A new Nature Conservancy project aims to rebuild oyster reefs that can withstand hurricanes, floods and over-harvests.
The Gulf of Mexico is about to house a new species of oyster reef in its waters.
In November, Nature Conservancy, a nonprofit environmental conservation program, launched a unique restoration project that will build a 60-acre reef in Copano Bay, an estuary on the Gulf Coast of Texas, north of Corpus Christi. Oysters have long existed in the bay, but years of over-harvesting, floods, hurricanes and drought have brought their populations to collapse. A new conservation report, released Wednesday, outlines the entirety of this damage.
Unlike most oyster restoration projects, which are built solely to protect decreasing oyster populations, this serves two purposes. Half of it will be a permanent home for the shells, while the other half will be harvested.
This duality reflects the dynamics of oysters in Texas' environment, economy and culture.
Much has been said about how oysters use marine ecosystems. They are filter feeders, meaning they filter pollutants such as nitrogen and phosphorus out of the environment they call home. Oyster reefs also serve as natural breakwaters, meaning they can break strong waves and protect shores from erosion. Other animals such as crabs, shrimp and fish have a preference for oyster reefs, and the structures become a habitat for all types of underwater life.
But also oysters are a big part of the heritage and identity of Texas. [1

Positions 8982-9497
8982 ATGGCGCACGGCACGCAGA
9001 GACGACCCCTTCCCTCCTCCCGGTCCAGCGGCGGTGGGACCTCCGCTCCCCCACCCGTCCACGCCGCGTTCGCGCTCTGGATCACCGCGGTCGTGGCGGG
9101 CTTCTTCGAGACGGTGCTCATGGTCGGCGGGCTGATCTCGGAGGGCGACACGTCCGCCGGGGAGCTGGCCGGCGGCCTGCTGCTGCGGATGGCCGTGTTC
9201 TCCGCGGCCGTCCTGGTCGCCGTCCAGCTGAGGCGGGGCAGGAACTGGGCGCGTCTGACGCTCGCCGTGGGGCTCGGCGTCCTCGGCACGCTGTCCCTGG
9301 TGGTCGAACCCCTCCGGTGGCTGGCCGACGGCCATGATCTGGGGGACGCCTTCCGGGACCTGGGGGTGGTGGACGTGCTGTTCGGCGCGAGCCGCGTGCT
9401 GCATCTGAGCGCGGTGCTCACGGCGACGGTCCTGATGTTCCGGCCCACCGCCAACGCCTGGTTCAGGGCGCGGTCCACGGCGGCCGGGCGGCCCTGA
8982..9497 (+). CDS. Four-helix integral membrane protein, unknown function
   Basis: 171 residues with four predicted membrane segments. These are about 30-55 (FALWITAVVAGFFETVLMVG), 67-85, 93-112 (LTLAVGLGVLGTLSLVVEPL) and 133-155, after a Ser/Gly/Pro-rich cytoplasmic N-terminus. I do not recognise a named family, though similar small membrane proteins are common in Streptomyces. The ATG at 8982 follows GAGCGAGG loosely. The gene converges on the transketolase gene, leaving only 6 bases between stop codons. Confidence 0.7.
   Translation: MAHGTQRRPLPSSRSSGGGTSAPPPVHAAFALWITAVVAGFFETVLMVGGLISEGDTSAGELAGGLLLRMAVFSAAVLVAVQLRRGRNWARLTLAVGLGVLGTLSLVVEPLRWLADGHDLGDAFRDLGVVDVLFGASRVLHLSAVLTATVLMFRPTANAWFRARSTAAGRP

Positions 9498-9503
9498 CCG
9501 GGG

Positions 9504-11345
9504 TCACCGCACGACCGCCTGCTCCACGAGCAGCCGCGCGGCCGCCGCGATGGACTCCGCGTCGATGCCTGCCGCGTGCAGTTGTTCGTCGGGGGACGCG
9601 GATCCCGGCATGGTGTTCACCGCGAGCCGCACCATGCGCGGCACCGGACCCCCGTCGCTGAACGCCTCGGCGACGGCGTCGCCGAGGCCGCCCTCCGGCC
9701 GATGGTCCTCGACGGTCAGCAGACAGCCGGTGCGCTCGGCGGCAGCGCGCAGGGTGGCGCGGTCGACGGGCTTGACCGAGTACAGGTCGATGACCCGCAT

The eastern oysters account for 70% of the American oysters harvest and the Gulf Coast accounts for 80% of sales and generates $ 1 billion annually in revenue .Oyster farms in the Gulf were opened in the year In 2015, 17 million pounds of oysters were harvested, according to NOAA's most recent report (NOAA)
In recent years, however, the industry has been hit repeatedly by one disaster after another over the past decade oysters had to contend with algal blooms hurricanes and more According to the report of Wednesday the oyster populations of the Gulf States are between 50 and 85 percent In April, the Texas Parks and Wildlife Department banned the oyster crops in Copano Bay because their populations were too low em: The restoration project could not have come a moment too early.
The funding comes from the Natural Resource Trustee program, which provides money for projects to tackle environmental damage from oil and chemical spills – and they are in the Gulf .
The restoration of the reef in the bay of Copano is already in the preliminary stage. Limestone is currently mined in Missouri, where it is transported along the Mississippi to the coast. It is then placed in the water, then recycled oyster shells are poured onto the structure. As we reported adult oyster shells are the preferred surface for baby oysters that attach and grow.
The hope is that these new structures will not only restore oysters in the region, but will build a reef that can withstand the catastrophes of the future, such as storms, droughts and floods.
"The population of oyster populations and natural reefs did not recover as expected in all the conditions that affected them," says Verdone. "The introduction of the limestone is really cumbersome with the restoration efforts to ensure that it will be successful in the future."
The project at Copano Bay will serve as a guide for future restoration projects. The Nature Conservancy plans to pursue another hybrid reef at Galveston Bay, the largest in Texas.